Niche websites can be built once and left to collect ongoing income. These are not blogs, so therefore they do not need to be updated. In addition, all of the SEO work is done up front, without any need to go back and improve upon the SEO. I have seen niche sites take as little as two to three months to go from launch to making a passive income. The amount of money these sites makes depends on the niche and your revenue stream.

    I do agree with you about the general myth surrounding blogs and passive incomes.

    – Andrew

  • Great article! Good to see some balance to the get-rich-quick stuff out there. I think this is the reason passion is important; to keep going in the initial start-up phase. Otherwise, working hard at producing little income initially is just frustrating. Cheers, Graham

  • Nacie,

    You certainly got it right. It does take some learning and effort and most of all persistence.

    I think it’s also very important to write down exactly what we want in terms of dollars in passive income a month. Our subconscious mind can then go to work to create that in our lives when it knows what kind of numbers we are looking to make.

    I loved hearing your story and your honesty. Keep up the great work!!!


  • Passive income does take effort to set things in place. I have a couple of websites that I have done nothing to and every year they generate over two thousand dollars.

    I have other sites that require minimum effort to keep them generating money.

    I also have sites I am working passionately on to get the passive income stream started. Once the flow begins, the well is primed and the income flow becomes effortless.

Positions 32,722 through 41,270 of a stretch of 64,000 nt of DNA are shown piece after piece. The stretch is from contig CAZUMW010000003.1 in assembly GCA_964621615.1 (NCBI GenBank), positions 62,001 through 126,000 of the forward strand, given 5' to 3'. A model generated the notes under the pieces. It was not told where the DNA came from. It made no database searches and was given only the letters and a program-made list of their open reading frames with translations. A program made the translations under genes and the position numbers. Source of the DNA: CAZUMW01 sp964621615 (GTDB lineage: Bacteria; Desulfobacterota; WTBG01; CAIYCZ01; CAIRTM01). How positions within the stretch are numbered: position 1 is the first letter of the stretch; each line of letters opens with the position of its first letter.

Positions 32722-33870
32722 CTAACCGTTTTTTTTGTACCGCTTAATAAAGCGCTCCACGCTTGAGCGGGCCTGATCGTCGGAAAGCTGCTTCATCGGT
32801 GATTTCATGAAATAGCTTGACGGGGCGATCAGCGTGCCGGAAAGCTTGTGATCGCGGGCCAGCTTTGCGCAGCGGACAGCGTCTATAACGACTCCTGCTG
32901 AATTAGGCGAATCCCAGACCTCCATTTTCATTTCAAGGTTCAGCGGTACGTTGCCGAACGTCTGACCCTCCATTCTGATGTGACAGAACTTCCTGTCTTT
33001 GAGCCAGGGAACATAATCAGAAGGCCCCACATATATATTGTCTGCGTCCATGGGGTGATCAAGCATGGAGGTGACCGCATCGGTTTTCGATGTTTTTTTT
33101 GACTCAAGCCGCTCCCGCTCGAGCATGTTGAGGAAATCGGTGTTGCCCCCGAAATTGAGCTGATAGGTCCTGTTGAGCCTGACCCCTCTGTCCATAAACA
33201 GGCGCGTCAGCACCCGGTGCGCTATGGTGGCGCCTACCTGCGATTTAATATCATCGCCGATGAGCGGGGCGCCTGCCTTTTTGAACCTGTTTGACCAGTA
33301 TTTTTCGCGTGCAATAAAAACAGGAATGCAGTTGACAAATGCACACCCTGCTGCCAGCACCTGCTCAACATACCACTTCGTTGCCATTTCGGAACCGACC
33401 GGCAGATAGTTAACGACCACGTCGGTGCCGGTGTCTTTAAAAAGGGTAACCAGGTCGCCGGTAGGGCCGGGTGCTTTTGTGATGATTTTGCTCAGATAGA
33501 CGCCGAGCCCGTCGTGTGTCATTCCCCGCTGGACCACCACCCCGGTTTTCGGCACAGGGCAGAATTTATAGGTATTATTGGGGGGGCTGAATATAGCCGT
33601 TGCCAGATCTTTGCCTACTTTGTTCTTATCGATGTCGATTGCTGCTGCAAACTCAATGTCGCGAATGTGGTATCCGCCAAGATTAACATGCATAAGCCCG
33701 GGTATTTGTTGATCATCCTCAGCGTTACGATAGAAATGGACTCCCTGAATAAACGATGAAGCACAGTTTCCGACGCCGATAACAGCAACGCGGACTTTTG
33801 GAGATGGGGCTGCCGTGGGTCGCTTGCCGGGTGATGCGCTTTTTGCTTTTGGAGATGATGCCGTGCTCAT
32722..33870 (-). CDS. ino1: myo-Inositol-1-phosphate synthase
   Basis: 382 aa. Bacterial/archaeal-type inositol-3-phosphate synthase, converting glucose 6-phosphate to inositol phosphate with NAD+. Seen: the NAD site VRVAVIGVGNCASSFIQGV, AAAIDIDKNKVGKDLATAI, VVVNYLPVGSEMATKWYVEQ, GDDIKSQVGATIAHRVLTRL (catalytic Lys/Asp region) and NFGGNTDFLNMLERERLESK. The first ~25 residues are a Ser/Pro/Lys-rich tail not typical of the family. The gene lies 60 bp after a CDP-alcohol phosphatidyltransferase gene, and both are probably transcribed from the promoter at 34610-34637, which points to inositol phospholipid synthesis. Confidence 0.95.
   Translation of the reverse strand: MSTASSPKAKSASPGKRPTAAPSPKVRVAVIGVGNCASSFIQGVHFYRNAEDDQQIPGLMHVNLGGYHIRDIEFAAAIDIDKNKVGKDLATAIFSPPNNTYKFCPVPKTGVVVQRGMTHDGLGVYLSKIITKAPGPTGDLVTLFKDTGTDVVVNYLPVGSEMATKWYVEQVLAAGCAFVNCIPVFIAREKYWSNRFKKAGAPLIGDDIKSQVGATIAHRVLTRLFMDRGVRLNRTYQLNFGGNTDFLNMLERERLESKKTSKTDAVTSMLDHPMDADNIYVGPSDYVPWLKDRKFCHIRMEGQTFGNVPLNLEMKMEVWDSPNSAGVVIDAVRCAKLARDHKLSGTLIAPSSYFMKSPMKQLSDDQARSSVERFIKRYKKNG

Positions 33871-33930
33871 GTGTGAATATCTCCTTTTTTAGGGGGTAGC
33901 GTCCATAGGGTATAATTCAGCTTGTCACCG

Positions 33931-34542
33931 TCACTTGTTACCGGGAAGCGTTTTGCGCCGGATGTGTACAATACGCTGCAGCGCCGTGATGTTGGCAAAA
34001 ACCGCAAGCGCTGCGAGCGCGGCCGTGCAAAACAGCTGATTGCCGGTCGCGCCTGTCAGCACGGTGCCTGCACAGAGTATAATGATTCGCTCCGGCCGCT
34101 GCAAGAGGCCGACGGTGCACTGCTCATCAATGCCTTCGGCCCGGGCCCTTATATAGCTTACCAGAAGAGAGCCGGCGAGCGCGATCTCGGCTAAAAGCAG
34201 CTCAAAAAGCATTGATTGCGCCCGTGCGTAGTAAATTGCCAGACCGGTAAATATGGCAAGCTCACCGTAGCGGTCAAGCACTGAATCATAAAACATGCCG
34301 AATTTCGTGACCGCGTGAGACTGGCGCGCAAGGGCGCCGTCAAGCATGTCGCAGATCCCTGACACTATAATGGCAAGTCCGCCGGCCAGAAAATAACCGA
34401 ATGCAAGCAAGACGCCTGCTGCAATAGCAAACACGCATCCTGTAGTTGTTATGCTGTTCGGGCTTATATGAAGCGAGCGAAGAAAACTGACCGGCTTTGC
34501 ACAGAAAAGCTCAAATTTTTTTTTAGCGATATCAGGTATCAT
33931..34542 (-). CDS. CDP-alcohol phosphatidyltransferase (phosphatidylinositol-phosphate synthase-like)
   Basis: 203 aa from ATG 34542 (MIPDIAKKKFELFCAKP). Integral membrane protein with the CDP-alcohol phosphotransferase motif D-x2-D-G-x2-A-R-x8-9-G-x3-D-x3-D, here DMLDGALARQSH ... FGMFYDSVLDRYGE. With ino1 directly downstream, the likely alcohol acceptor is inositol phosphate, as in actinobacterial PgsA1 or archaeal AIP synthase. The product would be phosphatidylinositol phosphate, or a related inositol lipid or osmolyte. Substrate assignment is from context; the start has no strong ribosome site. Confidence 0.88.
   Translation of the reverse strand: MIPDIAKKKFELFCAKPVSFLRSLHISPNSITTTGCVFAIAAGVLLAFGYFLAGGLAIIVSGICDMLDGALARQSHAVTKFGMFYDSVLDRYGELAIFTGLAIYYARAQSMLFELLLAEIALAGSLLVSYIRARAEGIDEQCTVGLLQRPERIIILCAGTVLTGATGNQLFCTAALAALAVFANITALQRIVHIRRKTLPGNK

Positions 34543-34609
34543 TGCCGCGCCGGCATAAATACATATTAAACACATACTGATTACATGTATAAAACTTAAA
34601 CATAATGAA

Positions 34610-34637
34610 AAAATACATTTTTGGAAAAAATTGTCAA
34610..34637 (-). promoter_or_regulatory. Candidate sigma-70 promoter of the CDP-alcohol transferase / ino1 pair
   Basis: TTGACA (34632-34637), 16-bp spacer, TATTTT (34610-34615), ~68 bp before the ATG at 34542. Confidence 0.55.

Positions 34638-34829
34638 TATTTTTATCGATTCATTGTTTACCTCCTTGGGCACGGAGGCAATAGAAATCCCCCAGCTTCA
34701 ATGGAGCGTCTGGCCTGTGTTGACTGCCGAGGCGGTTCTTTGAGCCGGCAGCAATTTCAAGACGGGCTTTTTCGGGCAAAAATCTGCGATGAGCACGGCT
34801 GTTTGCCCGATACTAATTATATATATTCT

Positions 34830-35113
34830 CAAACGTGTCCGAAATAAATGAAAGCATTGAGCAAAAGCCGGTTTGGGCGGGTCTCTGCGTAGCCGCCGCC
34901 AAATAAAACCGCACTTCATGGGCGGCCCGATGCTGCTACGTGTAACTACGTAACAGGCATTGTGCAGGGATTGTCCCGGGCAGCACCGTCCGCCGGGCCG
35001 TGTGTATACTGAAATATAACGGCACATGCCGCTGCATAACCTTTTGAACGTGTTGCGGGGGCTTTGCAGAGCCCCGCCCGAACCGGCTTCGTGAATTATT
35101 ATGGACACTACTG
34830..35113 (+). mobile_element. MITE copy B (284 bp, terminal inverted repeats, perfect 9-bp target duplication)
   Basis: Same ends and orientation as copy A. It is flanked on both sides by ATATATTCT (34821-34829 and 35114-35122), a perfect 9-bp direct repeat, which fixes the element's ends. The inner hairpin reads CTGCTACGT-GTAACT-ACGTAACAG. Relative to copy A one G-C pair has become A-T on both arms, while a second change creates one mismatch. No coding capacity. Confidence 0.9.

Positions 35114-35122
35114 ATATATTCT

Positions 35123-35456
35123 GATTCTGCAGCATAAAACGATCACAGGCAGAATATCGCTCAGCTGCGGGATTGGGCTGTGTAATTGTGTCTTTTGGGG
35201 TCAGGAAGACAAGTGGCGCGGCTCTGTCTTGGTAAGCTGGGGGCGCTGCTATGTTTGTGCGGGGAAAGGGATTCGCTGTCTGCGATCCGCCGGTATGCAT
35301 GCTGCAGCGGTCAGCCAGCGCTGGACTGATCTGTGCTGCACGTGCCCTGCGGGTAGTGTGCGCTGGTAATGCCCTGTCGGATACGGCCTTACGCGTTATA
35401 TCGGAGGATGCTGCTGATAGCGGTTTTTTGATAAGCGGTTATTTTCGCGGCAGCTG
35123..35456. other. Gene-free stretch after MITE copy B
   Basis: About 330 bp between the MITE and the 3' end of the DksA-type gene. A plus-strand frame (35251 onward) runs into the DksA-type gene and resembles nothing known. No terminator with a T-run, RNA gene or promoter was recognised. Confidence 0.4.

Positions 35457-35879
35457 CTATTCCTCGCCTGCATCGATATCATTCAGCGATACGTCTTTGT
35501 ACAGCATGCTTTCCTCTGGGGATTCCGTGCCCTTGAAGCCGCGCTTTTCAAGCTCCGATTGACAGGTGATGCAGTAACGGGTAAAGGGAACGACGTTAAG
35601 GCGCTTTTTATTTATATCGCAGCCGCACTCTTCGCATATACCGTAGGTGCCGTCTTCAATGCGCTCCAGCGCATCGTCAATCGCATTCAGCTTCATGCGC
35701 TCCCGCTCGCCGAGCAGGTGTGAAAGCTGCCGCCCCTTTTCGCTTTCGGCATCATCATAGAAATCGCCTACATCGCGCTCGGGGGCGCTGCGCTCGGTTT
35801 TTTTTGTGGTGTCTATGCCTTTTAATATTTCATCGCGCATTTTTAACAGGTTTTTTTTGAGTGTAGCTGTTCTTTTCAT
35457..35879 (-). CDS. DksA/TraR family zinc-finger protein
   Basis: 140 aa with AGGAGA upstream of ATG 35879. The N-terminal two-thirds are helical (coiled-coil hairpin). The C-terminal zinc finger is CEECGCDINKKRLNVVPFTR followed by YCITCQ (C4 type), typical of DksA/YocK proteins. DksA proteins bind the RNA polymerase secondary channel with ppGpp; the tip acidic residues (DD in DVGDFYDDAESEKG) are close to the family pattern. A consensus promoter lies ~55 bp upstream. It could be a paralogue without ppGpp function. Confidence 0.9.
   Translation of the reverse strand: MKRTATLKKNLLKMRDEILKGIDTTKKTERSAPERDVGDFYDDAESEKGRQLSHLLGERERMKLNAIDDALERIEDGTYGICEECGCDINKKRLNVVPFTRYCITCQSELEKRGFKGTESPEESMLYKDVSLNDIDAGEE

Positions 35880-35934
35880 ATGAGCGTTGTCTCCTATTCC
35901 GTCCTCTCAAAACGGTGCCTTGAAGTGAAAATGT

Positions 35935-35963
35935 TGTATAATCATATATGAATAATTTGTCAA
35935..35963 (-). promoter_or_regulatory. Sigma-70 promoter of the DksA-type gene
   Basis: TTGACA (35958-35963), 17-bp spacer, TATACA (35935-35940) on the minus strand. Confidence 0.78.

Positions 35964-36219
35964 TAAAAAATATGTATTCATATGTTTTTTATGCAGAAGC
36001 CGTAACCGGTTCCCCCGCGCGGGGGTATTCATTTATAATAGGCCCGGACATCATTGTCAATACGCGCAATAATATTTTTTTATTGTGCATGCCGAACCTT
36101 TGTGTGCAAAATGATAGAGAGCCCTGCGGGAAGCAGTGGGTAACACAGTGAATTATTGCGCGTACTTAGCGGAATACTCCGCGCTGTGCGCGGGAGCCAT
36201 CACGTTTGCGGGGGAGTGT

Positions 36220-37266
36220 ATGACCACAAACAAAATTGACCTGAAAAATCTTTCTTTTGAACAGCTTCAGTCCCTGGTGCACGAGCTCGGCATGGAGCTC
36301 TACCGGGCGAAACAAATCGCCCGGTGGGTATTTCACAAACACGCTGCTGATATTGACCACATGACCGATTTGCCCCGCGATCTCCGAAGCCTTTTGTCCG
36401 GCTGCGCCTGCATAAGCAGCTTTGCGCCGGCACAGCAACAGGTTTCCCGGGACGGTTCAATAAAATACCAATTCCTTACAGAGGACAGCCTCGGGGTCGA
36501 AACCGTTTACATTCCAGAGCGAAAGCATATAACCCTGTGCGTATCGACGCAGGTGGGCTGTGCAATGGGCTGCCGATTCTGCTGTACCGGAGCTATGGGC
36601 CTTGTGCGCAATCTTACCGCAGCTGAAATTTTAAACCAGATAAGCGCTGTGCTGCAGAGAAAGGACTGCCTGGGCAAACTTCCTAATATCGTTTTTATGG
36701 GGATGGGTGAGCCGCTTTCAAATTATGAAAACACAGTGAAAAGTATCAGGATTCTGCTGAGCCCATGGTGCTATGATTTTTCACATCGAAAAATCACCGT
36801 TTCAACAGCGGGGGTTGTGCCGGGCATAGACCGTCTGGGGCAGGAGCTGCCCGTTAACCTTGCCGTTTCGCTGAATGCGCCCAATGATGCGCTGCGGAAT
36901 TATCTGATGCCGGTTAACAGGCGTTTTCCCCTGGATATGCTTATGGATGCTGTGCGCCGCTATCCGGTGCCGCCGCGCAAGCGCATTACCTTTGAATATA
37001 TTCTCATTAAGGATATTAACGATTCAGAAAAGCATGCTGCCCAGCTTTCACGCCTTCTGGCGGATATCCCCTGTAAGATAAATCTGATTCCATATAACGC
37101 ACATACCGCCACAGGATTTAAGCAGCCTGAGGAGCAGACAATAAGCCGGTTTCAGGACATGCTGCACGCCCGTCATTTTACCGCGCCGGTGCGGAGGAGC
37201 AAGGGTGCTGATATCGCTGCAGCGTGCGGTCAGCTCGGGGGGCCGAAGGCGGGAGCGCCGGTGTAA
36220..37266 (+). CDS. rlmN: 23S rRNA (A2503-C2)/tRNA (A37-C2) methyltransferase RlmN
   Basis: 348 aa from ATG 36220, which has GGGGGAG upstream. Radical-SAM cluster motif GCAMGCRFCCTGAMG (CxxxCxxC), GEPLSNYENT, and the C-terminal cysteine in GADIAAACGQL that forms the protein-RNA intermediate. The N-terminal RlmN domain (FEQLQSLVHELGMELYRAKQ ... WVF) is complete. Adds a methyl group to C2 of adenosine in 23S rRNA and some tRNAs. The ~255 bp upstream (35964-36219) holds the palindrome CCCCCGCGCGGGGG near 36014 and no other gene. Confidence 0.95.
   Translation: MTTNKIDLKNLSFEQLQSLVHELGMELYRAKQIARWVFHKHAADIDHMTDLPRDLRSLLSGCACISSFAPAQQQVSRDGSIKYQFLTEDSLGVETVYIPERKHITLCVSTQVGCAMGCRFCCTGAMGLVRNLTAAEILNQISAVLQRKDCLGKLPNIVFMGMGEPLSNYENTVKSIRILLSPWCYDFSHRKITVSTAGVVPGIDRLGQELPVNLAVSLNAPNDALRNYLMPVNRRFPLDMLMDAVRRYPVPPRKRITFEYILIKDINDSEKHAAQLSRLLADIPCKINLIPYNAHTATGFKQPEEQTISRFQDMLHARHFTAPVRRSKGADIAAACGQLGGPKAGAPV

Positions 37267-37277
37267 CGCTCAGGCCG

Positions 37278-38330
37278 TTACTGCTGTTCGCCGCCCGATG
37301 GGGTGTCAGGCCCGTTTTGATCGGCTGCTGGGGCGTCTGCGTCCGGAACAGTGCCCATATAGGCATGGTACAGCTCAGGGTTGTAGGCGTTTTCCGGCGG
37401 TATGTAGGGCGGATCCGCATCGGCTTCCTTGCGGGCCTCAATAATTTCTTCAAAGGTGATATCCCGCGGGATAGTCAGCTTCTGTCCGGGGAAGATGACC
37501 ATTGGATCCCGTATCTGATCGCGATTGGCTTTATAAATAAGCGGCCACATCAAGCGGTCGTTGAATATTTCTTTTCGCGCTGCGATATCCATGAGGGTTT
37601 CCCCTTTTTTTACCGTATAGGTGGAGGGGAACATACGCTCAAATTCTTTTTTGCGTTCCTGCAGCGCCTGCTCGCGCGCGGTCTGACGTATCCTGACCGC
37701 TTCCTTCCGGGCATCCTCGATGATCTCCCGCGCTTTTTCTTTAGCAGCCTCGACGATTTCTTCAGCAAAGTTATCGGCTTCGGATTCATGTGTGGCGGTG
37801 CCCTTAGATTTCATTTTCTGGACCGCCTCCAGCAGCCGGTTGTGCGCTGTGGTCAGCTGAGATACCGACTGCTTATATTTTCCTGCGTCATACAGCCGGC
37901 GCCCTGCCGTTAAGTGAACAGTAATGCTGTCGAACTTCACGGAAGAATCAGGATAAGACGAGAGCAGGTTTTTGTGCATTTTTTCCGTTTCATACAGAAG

I once heard Joel Comm say that the beauty of making money online is that the funds are limitless.

    The truth of the matter is that we sacrifice now to enjoy effortless gains later.

  • I don’t believe there is a free ride anywhere. Passive income is possible but comes after plenty of long and hard work. And, of course, it has to be maintained so the “passive” part continues.

  • For me, passive income is the best. It’s earning with the least effort. 🙂

  • Spot on, Nacie.
    I work in a MLM business and I’m often frustrated when people join thinking that they won’t ever have to do any work.
    Passive income does require a lot of initial groundwork, but once the foundation is laid, the rewards are definitely worth it.
    Thanks for the good article.
    ~ Rory

    • I think MLM is a field as hyped up as the IM niche. So you have to set realistic expectations and debunk the myths in your industry, up front. This way you sound and feel authentic, different than most in your digital area.

      How does MLM work for you if you don’t mind, are you using landing pages and SEO as most of us doing? 🙂